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BFCSA investigates fraud involving lenders, spruikers and financial planners worldwide.  Full Doc, Low Doc, No Doc loans, Lines of Credit and Buffer loans appear to be normal profit making financial products, however, these loans are set to implode within seven years.  For the past two decades, Ms Brailey, President of BFCSA (Inc), has been a tireless campaigner, championing the cause of older and low income people around the Globe who have fallen victim to banking and finance scams.  She has found that people of all ages are being targeted by Bankers offering faulty lending products. BFCSA warn that anyone who has signed up for one of these financial products, is in grave danger of losing their home.

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BFCSA: Insane Treasurer Scott Morrison says no danger of Housing Crash!!!

Posted by on in ROYAL COMMISSION URGENT
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No hard landing for Aussie housing: Treasurer Scott Morrison

Australian Financial ReviewOct 12 2017 10:39 PM

Phillip Coorey

 

Treasurer Scott Morrison has reassured US financiers that Australia's high housing prices are "real" and not in danger of crashing any time soon.

In a speech overnight in New York to Citigroup, the Treasurer said although house prices in the nation's largest cities had grown strongly over the past decade, there was no evidence of any underlying weakness in values "nor that a hard landing for our housing markets is ahead".

"Australian housing values, while high, are still real. Safe as houses still broadly means something in Australia," he said.

"The rise in housing values has been driven principally by genuine economic forces of supply and demand, where mortgages are subject to full recourse finance, supported by a strong, stable and resilient banking system and world's best practice credit standards.

"Low or no doc loans that crippled US housing markets are a rarity in Australia. House price growth in Australia has and always will be a basic lesson in supply and demand."

Moderating investor demand

Mr Morrison claimed victory so far in moderating investor demand through restrictions on interest-only loans imposed by the Australian Prudential and Regulation Authority (APRA).

He said since capping such loans, investor lending had moderated, growing at just 0.4 per cent in August, the slowest growth in 17 months.

Mr Morrison was citing the Reserve Bank of Australia's financial aggregates, which examine investor housing credit growth.

At the same time, however, the Australian Bureau of Statistics reported loans to housing investors rose at their fastest pace in nine months in August, pushing total lending to a new monthly high.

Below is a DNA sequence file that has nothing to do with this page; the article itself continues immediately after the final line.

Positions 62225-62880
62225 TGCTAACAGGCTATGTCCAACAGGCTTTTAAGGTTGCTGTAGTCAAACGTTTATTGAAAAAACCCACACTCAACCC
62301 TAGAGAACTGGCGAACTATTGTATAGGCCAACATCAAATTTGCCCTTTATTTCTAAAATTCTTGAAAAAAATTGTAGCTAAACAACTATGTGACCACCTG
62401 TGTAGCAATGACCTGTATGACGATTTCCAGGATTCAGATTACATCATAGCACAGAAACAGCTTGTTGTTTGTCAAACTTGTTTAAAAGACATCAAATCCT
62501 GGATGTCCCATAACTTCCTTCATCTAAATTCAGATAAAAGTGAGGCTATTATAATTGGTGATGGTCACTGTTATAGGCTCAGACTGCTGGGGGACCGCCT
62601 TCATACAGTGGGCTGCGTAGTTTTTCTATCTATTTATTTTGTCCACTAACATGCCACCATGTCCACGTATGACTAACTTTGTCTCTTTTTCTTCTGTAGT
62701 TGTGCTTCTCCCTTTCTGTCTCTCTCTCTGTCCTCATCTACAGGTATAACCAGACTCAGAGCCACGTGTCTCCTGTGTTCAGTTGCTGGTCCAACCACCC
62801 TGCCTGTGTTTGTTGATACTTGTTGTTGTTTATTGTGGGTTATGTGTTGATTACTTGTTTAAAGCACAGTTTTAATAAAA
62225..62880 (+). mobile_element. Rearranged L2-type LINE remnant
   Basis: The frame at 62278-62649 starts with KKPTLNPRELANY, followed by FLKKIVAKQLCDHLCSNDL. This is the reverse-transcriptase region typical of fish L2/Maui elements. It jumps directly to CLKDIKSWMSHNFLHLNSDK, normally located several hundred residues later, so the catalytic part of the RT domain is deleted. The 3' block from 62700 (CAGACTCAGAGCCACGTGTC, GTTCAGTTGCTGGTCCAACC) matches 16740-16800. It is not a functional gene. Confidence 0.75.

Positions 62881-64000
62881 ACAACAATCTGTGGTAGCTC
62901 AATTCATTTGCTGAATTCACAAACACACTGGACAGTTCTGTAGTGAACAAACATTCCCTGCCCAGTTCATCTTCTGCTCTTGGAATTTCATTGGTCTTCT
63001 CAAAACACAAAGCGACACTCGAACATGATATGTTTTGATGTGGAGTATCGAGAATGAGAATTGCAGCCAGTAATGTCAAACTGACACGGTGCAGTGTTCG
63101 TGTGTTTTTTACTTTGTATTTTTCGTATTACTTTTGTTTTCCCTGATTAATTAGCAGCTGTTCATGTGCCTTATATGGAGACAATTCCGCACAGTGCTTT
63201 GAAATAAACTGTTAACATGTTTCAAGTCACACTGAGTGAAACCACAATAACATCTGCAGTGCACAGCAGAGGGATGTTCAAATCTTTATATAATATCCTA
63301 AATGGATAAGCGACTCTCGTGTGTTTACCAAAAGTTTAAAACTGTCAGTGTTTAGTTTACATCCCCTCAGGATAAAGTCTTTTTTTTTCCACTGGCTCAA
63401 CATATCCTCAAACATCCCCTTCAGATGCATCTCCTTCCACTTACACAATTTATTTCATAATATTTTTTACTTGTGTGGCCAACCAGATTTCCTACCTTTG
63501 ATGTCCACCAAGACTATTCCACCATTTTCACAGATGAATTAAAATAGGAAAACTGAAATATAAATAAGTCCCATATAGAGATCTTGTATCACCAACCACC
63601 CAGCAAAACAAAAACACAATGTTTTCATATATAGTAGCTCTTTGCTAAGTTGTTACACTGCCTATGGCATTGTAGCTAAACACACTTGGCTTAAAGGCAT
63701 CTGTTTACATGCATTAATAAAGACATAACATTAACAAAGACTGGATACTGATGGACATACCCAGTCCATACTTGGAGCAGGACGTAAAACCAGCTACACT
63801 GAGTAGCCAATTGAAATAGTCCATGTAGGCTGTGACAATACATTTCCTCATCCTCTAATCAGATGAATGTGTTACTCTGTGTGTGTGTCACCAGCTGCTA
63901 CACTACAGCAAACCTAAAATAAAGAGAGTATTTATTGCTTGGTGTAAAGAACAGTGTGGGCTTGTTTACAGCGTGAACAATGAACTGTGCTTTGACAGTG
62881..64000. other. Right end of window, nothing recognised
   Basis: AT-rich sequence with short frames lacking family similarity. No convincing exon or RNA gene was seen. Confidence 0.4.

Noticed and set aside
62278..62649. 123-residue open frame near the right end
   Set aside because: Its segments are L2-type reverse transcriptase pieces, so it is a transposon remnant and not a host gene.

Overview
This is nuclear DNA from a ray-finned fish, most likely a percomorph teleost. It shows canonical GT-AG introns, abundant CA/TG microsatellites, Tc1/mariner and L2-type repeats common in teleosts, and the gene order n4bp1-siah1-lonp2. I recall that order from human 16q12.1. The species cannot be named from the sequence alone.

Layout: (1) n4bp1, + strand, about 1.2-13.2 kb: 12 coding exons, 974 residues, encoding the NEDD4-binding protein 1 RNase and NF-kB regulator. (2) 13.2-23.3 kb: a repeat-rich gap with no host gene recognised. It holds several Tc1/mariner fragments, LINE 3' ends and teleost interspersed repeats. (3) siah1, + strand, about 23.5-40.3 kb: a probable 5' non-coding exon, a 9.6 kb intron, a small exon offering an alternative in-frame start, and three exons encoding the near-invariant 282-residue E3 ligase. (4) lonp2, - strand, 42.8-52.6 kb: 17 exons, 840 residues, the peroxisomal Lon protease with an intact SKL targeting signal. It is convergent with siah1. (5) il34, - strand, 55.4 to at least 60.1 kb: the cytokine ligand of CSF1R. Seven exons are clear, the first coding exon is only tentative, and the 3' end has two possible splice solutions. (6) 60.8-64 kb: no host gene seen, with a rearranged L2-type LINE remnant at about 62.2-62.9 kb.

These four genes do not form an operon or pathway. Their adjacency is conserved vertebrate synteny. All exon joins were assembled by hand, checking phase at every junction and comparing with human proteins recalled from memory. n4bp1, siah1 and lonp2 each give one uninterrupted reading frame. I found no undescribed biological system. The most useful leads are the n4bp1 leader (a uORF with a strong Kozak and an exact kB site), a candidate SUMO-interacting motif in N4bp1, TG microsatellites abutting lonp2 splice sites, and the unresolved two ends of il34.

The 4.3 per cent increase in lending commitments to investors was the biggest gain since November last year.

Mr Morrison told Citigroup that "APRA's measures, which have the full support of the government, are working to smooth the landing in our housing markets".

Message on economy

More broadly, he used the occasion to reinforce the theme he has been pushing domestically that the economy was emerging in good shape from the post-mining boom "hangover" and wages growth, while still flat, showed signs of rebounding.

"As the adjustment from the end of the mining investment boom continues and spare capacity in the labour market is absorbed, we can expect upward pressure on wages to resume, in line with productivity growth and investment," he said.

"In the meantime, households continue to be frustrated with static incomes. This frustration is exacerbated by the memory that it didn't used to be that way too long ago, during a time that, in hindsight, was more the exception than the rule.

"We have been in a holding pattern on wages and investment that has weighed down any economic momentum we have been able to achieve. Only now has the vast majority of that investment boom washed out of the system and the drag on our economy is almost complete."

With Donald Trump indicating he wants to cut the company tax rate from 35 per cent to 20 per cent, Mr Morrison said his government, too, remained committed to its corporate tax cuts.

 

"To grow our economy, just like in the US, we must have a competitive tax system that encourages our businesses to expand, embrace new opportunities and innovate. Across the globe, the principle of cutting business taxes to drive growth and investment is the emerging economic consensus."

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